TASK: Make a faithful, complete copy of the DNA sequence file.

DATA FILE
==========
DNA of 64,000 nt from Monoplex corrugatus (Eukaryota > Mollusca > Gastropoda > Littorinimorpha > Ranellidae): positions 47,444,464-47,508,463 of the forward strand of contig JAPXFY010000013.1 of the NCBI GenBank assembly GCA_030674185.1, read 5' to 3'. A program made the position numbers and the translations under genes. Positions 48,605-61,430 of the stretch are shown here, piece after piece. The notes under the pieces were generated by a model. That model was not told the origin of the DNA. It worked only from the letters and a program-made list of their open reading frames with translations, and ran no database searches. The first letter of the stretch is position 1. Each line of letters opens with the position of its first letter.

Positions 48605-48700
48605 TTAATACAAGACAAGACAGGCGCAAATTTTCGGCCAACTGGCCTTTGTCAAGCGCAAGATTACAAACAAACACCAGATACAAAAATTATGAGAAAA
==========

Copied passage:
DNA of 64,000 nt from Monoplex corrugatus (Eukaryota > Mollusca > Gastropoda > Littorinimorpha > Ranellidae): positions 47,444,464-47,508,463 of the forward strand of contig JAPXFY010000013.1 of the NCBI GenBank assembly GCA_030674185.1, read 5' to 3'. A program made the position numbers and the translations under genes. Positions 48,605-61,430 of the stretch are shown here, piece after piece. The notes under the pieces were generated by a model. That model was not told the origin of the DNA. It worked only from the letters and a program-made list of their open reading frames with translations, and ran no database searches. The first letter of the stretch is position 1. Each line of letters opens with the position of its first letter.

Positions 48605-48700
48605 TTAATACAAGACAAGACAGGCGCAAATTTTCGGCCAACTGGCCTTTGTCAAGCGCAAGATTACAAACAAACACCAGATACAAAAATTATGAGAAAA